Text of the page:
Andrew Logan Montgomery
“I lingered round them…listened to the soft wind breathing through the grass, and wondered how anyone could ever imagine unquiet slumbers for the sleepers in that quiet earth.”
-Emily Bronte; Wuthering Heights
Maria had always said the mountain was dangerous in winter.
We never called her "grandma." She wouldn't allow it. She was the kind of woman who insisted she was sixty-eight well into her ninties, as if iron will could hold back time. Until the very end she dyed her hair jet black and flirted with all the local farmers, more Scarlett O'Hara than Vivian Leigh had ever dreamed of being. Mountain Hollow was her "Tara," three hundred acres of empty woodlands and fallow fields that in her mind was some fairy kingdom, a Promised Land that God had led her to. She had spent every summer of her life there for more than forty years, lingering until the last of the leaves had fallen from the trees. Then, that last winter, she lingered too long, and the first snows caught up with her. The doctors said it was a stroke. Later I learned the truth.
Denise resisted the idea at first, but I think she saw the city was slowly killing me. It was her world, not mine. I remember the moment clearly when she gave in, the way women give in when in reality they are just giving you permission. No surrender was involved. We were lying in Maria's old featherbed, all the windows open. Cool mountain air washed over our naked bodies. I remember the frogs singing from the pond behind the barn, their chorus carried in on the breeze. It was one of those moments--moments that never came in Manhattan--where I felt completely at peace. Tranquility had settled over every nerve, and my mind floated serenely on the glassy surface of sleep.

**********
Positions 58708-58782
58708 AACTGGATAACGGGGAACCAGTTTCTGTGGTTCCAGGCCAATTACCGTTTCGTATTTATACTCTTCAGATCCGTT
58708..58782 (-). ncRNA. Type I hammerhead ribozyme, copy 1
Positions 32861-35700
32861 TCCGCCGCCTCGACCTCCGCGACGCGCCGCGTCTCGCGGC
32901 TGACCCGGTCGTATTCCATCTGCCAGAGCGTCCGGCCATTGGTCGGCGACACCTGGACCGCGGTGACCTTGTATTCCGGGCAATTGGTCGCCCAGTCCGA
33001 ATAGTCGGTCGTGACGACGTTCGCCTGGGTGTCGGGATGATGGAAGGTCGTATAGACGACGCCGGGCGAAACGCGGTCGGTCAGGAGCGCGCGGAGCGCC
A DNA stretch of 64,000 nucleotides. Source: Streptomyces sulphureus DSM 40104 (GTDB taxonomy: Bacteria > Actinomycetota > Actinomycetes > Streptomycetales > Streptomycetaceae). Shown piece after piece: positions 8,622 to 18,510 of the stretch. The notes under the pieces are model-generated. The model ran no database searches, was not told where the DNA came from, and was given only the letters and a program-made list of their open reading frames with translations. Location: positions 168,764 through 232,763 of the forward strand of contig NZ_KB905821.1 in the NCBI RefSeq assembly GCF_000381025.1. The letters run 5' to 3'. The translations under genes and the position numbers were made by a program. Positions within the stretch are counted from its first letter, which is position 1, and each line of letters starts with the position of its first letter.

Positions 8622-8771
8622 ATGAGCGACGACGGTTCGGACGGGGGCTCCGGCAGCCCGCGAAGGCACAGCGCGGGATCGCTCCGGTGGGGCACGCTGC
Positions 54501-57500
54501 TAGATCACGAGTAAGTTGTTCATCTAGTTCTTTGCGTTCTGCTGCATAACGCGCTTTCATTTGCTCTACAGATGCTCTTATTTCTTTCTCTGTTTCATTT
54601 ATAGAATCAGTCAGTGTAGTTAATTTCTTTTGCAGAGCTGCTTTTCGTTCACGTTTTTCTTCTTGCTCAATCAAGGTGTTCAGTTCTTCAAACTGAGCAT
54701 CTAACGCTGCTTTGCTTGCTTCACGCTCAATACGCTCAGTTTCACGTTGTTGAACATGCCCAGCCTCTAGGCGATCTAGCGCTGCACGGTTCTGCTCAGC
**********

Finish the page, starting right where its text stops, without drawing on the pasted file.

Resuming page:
My arm was around her, my fingers twined up in her hair. "We don't make love like that in the city," she murmured, her cheek resting against my breastbone.
I smiled in the dark. "It's the mountain air."
I could feel her smiling too, but only for a moment. "No, it's you. You're happier whenever we are up here."
I chewed on this awhile in silence, listening to the sounds coming in from the dark. There was a part of me here, left behind like old luggage long before, suitcases packed with memories. I was only really complete when I came back here. Outside, the frogs had been joined by an owl. I think it lived in the barn, terrorizing the field mice that nested in the hay.
"Your childhood is here. You spent every weekend of every summer here. Whenever we come up here, you become young again."
Memories turned over in my mind. I can't remember if I smiled or frowned in the dark. "My mom had always hated it, always hated getting torn away from the social scene. But Dad--Dad was the dutiful son. His mother held court here every summer, and he could never say 'no' to her."
"But you loved it."
"Yeah, I did. I do." I thought about all the times I had trudged around through the woods, or slept out in one of the fields under the stars. There had always been a kind of magic in this place for me, and there was hardly any place I could go here were I didn't cross paths with the ghost of my childhood self, or--for that matter--the ghosts of Maria and my parents. Maybe in the end, that was the part of me that was really lived here...all the dead Mountain Hollow had consumed.